Of all the Zen practices, Soto Zen is considered “minimalist.”
Our primary practice is called Zazen, which literally translates as "seated practice".
All you have to do is to sit down, be still, and be quiet; just breathe (easier said than done!).
How we do Zazen:
When you enter Zoom, you should already be in your meditation space and seated.
To begin sitting practice, the priest or practice leader will ring a bell three times.
We place our palms together in Gassho and bow at each ring.
This is to show gratitude for our practice place, and for the Buddha, Dharma, and Sangha.
Then, placing our hands in the Cosmic Mudra (non-dominant hand resting in the dominant hand, thumbs touching lightly) or hands resting lightly on thighs, and sitting with our backs straight, eyes lowered, but open, and our chins tucked slightly; see below. We begin our practice, breathing in and out through our noses.
Sitting Positions For Zazen
We are aware that for some of us, even those of us long in the habit of sitting Zazen, full lotus is difficult for one reason or another. For those really struggling with the sitting positions, Andrew Kokuu McLellan at Treeleaf Zendo offers the following article (shared in consultation with him) "Seated Meditation"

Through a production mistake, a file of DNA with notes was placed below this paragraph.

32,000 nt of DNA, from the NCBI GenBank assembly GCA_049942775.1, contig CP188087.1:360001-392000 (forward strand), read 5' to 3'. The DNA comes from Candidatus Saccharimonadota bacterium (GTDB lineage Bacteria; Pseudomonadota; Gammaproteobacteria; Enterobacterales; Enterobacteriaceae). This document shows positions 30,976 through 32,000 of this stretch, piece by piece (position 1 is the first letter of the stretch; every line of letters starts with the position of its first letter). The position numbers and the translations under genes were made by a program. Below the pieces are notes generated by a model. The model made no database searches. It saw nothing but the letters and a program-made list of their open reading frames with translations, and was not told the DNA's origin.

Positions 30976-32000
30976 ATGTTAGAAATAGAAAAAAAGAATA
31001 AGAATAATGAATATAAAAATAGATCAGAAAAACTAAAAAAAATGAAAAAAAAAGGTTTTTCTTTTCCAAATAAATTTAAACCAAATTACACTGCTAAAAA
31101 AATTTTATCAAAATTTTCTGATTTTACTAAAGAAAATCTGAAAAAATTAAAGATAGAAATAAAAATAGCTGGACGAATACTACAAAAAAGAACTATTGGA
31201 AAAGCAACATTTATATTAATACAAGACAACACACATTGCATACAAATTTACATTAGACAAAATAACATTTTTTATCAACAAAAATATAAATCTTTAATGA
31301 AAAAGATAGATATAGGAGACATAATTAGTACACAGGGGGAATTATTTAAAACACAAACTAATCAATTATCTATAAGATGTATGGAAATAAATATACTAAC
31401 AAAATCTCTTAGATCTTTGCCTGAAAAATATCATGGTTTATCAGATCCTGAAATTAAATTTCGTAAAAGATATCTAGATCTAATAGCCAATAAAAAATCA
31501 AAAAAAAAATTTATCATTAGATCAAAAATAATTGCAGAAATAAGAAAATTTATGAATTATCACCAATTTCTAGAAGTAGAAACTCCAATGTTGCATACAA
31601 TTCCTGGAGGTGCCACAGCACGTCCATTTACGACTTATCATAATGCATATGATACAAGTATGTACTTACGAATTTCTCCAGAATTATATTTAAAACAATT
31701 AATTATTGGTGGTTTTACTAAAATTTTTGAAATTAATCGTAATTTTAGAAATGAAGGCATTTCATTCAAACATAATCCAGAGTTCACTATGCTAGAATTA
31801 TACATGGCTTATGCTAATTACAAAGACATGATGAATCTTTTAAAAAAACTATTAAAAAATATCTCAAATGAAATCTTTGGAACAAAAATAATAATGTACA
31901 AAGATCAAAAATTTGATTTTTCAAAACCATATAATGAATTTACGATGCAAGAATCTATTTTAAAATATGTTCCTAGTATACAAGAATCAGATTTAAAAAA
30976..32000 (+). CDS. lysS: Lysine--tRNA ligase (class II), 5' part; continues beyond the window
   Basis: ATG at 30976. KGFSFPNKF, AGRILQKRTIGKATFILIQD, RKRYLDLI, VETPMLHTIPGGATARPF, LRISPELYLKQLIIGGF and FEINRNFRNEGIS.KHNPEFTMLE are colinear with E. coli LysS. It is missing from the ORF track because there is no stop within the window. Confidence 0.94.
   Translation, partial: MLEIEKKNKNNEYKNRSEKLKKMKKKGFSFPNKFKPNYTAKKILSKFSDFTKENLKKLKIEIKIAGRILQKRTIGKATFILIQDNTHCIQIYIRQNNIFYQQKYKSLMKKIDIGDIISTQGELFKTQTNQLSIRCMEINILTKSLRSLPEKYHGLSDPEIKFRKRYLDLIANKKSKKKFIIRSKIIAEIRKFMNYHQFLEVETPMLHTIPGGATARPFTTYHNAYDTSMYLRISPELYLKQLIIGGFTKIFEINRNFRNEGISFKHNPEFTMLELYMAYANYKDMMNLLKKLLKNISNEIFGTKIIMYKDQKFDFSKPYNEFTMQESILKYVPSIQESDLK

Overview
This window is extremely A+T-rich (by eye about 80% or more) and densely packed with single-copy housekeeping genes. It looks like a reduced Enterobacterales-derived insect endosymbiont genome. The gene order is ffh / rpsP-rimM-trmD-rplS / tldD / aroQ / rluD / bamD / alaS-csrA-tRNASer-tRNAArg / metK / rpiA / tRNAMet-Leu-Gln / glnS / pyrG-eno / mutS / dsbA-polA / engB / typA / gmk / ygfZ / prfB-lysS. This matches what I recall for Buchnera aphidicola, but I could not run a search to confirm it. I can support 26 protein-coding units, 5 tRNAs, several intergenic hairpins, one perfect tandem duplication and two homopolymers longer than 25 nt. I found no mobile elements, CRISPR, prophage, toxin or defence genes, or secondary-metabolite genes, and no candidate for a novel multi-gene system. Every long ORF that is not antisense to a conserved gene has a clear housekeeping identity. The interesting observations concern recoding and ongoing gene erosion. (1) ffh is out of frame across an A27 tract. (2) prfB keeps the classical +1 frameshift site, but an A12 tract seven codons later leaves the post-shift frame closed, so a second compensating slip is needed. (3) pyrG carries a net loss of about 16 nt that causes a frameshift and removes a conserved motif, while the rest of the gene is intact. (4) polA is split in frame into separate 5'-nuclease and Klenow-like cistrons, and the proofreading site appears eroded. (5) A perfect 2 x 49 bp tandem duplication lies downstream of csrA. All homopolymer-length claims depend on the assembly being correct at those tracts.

After We Are Seated
We place our attention on each in-breath and out-breath. If thoughts arise, (as they do) we treat them as passersby. We acknowledge them and let them move on, bringing our attention back to the breath. No. Big. Deal.
We sit Zazen for 20-25 minutes. When the period is over, a bell will ring twice. We place our hands in our Gassho and bow at each ring.
Zazen and Children
Kyoji writes: When my kids were kidlets, I found them to be both curious and frustrated by my sitting practice. "B" would stand reaaally close in front of me, put their hands on my face and get almost nose to nose, and whisper, "Mommy...are you mend-i-ta-ting?"
There were interruptions.
It seemed every time I sat down they NEEEEDed me.
What worked for us were two things: I bought 2 big throw pillows and put them on the floor near me.
I also created a "quiet basket" colouring books and zen storybooks, beads to string etc, that were only used in the "Buddha room." They were allowed to come in and stay for as long as they wanted, but they had to be quiet. It worked pretty well!
Another activity we did was to create a Bodhi Tree with brown paper bags for the trunk and branches. The leaves were green construction paper cut into a heart shape (the shape of ficus leaves apparently)
Every day we would talk about one of the paramitas, the Noble Eightfold Path, or to whom we were going to send Metta. Each kid would create a leaf. Before long our tree was full. It took up a wall and went from floor to almost ceiling!